It was an absolutely beautiful day. I had planned to go to the gym then spend the day writing. Instead, I needed to get out of the house. About the time I made that decision, I got a text from Keith Dover asking what I was up to on this fine day. It sounded like a perfect excuse to get out and do some photography.
I had been wanting to get back to the ghost town of Chappells before spring and before foliage obscured the old buildings. Late February, early March is the perfect time for ghost towning. There are still no leaves and greenery to hide things. More importantly, though, daffodils are blooming. Daffodils are often tell-tale signs of old home places and former residential areas. Continue reading “Return to Chappells”
As we walked down the old main street and looked at the ruins on our visit, I wondered if any other photographs existed of the town in its heyday. Apart from Mark’s discovery of the depot photo, I had not seen any other photos of the old town. That all changed this past week. Continue reading “More on Chappells”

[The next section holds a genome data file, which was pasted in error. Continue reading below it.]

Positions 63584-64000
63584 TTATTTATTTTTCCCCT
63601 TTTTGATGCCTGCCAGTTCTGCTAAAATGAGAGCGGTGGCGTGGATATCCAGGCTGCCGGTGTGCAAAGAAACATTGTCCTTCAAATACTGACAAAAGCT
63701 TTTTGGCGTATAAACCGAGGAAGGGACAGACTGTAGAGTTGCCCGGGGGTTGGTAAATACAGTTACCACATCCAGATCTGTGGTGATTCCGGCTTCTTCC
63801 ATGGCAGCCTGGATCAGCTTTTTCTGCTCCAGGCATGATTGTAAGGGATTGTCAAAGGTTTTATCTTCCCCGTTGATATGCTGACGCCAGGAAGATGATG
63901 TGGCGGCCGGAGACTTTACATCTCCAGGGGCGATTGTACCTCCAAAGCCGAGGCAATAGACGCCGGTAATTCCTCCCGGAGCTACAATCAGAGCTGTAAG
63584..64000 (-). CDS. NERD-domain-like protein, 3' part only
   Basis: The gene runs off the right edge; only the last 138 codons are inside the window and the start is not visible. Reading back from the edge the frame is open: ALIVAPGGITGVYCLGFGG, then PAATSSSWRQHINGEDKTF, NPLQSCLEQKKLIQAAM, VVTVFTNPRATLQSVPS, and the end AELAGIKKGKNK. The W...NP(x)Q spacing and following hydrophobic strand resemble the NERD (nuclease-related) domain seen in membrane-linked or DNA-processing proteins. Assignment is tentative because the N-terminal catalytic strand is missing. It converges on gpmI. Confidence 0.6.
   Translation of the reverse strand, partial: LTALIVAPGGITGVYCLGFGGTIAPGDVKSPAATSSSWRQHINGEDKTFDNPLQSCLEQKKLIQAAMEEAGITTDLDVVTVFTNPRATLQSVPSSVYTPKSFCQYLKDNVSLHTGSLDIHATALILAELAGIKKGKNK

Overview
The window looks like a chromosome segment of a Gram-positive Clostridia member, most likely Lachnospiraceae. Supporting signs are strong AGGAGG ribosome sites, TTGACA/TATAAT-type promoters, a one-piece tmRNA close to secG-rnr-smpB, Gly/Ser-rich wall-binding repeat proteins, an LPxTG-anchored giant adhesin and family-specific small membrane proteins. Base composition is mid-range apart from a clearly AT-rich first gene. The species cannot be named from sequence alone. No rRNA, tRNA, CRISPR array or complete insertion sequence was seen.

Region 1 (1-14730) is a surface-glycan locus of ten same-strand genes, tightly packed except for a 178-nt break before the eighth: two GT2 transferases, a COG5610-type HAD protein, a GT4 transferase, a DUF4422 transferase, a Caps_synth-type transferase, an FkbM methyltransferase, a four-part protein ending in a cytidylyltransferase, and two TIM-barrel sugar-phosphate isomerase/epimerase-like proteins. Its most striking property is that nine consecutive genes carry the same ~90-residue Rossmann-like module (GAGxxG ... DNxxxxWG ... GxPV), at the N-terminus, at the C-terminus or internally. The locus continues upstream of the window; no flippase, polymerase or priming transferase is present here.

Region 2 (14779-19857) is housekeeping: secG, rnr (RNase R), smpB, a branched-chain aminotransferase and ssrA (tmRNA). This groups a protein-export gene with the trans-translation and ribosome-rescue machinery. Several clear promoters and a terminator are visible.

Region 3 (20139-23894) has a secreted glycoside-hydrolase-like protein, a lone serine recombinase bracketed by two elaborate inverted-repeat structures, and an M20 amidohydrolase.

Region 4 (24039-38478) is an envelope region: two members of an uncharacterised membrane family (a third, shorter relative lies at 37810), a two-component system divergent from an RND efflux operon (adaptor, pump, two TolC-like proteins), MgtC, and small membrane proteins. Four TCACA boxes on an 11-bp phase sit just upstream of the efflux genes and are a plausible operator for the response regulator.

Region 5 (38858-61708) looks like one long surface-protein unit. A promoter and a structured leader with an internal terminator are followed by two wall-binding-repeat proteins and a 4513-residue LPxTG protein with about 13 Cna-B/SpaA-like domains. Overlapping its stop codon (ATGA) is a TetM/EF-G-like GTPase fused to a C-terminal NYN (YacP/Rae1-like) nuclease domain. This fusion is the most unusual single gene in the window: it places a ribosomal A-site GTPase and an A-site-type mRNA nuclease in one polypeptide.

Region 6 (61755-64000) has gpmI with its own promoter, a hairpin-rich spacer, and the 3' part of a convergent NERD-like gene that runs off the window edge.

Ghost towns fascinate me. At one time this street was bustling with traffic and activity, and now it’s completely overgrown and deserted. The how and why towns die out are varied, but in this case there are some straightforward reasons why Chappells didn’t survive. It appears that weather and bad luck dealt the worst blows. Continue reading “The Sad Fate of Chappells”
One my posts that seems to get the most hits and generates the most discussion is the one on the Ghost Towns of South Carolina. In that post I mentioned that probably weren’t many true ghost towns, but only near-ghost towns — towns with a dying city center, but a thriving community around it. Monday … Continue reading Exploring Chappells